It's a cold day in late September, 1988, and I am only going to be in the Sámokov region for another week. I am headed up to a small monastery above the village of Govedártsi. On the way I notice that a group of women is working in a field off to the right of the road. It's noontime, so they are napping under sheets of plastic (for warmth).
I head over to see who's there and what I can stir up. I spend awhile with a woman I know, who seems to be awake, and she tells me some songs. After a half-hour or so the others begin to wake up, as it's getting to be time to go back to work.
Background: There's a woman from Govedártsi whose songs have been mentioned to me several times (no details given), but there's never been an opportunity for me to hear them. So now I become aware of a bit of a fuss, and see that people are trying very hard to rouse a woman who seems to be digging herself into the ground with great determination. "Come on, get up, get up!" One of the men even kicks at her foot to get her up, but she only digs in harder. After a few moments I turn away to resume my conversation with the woman I'd been recording...and all of a sudden I hear more commotion behind me. I turn around, and there's the woman on her feet, her buddies goading her to SING! Later I realized that the few men present had moved away and gone back to work (potato-digging that day) — you'll see why this is important, but let's listen to the song first:
Тръгнала йе баба (Tragnala je baba), recorded in Govedártsi, Samokov region.
So what IS this song, that she's singing so quietly, that causes so much giggling??? I'll admit, it took getting back to someone I know well enough to translate the critical words for me to understand it! Here's what she sang (heck, I'll give you the musical notation too!):
Not many of these came my way, but I did catch a few! "When did you used to sing it?" "Oh, when we got together! Especially if there were boys present!"
6 thoughts on “Granny set out….”
OK! Well, it may be good (or not) to know if this song's words translated into English would have the same meanings as we have. If so, I am at a bit of a loss!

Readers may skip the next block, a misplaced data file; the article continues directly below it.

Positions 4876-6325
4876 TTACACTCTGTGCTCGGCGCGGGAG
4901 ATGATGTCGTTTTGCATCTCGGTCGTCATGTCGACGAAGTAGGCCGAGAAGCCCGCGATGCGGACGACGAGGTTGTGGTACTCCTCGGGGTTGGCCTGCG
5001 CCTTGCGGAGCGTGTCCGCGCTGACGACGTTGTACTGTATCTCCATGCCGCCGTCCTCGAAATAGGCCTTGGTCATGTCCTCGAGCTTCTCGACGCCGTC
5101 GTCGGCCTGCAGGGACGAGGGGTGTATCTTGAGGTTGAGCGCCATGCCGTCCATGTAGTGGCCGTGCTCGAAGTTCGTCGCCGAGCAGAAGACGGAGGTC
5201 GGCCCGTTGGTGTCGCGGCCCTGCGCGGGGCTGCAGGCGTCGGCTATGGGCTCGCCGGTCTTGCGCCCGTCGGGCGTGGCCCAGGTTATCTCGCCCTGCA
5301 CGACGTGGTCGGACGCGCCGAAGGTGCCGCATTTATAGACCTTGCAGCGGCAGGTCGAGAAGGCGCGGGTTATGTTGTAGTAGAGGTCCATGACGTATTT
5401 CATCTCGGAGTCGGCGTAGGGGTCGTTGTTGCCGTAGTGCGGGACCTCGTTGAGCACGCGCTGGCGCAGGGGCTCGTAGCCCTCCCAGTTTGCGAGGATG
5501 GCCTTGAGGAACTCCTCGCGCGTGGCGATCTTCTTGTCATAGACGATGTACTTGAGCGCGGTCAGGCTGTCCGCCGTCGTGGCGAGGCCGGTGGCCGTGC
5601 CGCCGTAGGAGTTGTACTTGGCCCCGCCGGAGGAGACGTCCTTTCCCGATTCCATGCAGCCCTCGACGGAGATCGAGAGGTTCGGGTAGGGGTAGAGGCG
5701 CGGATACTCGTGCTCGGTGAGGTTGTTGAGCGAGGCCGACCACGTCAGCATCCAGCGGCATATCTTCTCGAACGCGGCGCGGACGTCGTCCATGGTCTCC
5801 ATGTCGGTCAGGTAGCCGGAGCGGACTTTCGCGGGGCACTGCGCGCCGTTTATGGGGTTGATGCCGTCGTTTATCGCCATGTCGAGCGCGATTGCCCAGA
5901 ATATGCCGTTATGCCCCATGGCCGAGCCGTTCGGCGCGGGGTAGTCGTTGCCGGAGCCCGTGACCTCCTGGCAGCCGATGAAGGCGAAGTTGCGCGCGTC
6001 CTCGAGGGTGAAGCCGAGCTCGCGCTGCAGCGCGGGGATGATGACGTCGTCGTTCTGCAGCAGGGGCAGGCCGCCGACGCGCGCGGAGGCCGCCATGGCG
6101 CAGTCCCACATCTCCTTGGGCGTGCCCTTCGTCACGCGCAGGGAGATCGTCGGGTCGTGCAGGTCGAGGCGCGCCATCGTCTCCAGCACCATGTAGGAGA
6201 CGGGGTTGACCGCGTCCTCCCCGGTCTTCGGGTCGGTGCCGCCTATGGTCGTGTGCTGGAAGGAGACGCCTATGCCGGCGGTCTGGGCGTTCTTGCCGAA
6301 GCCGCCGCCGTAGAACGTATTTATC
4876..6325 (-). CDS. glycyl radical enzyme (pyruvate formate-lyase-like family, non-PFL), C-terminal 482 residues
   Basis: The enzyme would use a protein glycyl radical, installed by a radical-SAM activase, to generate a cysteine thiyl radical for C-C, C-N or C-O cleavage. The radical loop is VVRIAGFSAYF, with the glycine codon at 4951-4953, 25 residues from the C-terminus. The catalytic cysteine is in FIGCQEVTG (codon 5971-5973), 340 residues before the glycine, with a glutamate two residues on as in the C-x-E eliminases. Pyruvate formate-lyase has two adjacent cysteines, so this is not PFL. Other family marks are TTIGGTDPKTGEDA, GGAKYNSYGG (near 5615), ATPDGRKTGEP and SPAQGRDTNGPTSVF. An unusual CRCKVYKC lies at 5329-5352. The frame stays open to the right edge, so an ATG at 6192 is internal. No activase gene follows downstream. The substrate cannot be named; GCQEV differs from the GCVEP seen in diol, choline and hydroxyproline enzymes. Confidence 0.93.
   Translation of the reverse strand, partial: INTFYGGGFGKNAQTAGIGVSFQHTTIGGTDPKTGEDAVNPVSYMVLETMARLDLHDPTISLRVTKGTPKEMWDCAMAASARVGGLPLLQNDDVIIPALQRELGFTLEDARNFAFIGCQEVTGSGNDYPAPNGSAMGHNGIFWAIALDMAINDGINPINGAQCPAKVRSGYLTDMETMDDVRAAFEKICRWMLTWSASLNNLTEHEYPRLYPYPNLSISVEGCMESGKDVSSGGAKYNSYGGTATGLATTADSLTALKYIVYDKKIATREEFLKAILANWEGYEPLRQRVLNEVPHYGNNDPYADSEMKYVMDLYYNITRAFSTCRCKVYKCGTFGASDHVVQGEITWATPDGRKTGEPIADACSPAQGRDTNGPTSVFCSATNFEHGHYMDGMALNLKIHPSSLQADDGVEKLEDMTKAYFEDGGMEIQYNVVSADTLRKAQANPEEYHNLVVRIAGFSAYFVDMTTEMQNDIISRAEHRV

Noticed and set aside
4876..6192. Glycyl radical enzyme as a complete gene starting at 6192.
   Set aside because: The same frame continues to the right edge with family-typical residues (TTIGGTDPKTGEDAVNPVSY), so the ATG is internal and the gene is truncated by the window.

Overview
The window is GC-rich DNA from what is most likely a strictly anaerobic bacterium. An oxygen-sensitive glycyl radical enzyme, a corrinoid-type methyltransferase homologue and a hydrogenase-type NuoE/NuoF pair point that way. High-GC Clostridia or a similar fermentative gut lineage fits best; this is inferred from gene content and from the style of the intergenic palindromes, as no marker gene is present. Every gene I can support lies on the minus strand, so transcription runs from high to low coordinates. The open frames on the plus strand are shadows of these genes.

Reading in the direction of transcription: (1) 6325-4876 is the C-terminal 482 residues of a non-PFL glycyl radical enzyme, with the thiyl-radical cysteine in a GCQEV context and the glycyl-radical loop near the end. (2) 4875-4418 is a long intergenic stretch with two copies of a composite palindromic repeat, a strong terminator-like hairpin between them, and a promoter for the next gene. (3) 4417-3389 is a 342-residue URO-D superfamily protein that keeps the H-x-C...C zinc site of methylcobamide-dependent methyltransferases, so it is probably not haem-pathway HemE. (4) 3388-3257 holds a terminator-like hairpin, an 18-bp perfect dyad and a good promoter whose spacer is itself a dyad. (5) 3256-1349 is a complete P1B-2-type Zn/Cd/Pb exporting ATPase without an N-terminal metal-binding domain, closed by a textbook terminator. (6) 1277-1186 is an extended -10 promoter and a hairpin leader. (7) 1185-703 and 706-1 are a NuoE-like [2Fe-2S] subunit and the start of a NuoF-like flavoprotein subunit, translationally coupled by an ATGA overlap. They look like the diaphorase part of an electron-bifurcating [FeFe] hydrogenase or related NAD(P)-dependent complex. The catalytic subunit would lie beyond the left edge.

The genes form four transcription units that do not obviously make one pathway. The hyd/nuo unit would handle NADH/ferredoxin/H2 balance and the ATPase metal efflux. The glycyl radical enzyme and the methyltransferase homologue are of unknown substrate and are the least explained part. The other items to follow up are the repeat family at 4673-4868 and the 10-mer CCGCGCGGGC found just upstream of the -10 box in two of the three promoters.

Well....I did my best to give an idiomatic translation (without being too crude)! I didn't mean "prick" as in "stuck by a needle"..... By the way, over the years we've learned a couple of things about that word "hui" (2 syllables here, pronounced more like"hooey"). It does NOT work in Serbian - a neighboring and closely-related language - as we found out when we sang it once at Balkan Camp, and the Serbs didn't get it!
On the other hand, there's a Turkish dance, I think from the Black Sea area, that was done by a Boston-area dance ensemble, in which the women call out in high-pitched voices, "Hooey, Hooey, Hooey" - and when our Bulgarian friends heard this, they jumped in shock, that they were using this dirty word in public!!!
And there's more stories....maybe another time I'll post about the Bistritsa Babi's travels in France, and a resounding joke they made....think about how "Oui, madame!" sounds!!!
Interesting, odd thing: When the song began it was bumpy & "bubbly" - tape wobbling or whatever. As I listened I clicked on the down-arrow in the box marked Categories to see what was there and immediately the song smoothed out as it finished. I wondered if it was a fluke or what so I started the song again and it began the same as before, but I clicked right away on that arrow in the Categories box and the song smoothened out right away and was clear as a bell.
This might be helpful for someone else who is experiencing the wobbly tape phenomenon. Ceil Wirth
Ceil, Thanks for letting me know, but I don't understand this at all, and probably can't recreate it myself. It's a "normal" mp3 file, a bit faint especially at the beginning, but otherwise, dunno! Check it again please - it might just be that she's barely singing at the beginning, and she DOES put some ornaments in there, clearly deliberately! Does it happen on other songs I've posted? (If you want to write more on this please let's do it by email.)
What a fine song! Thank you!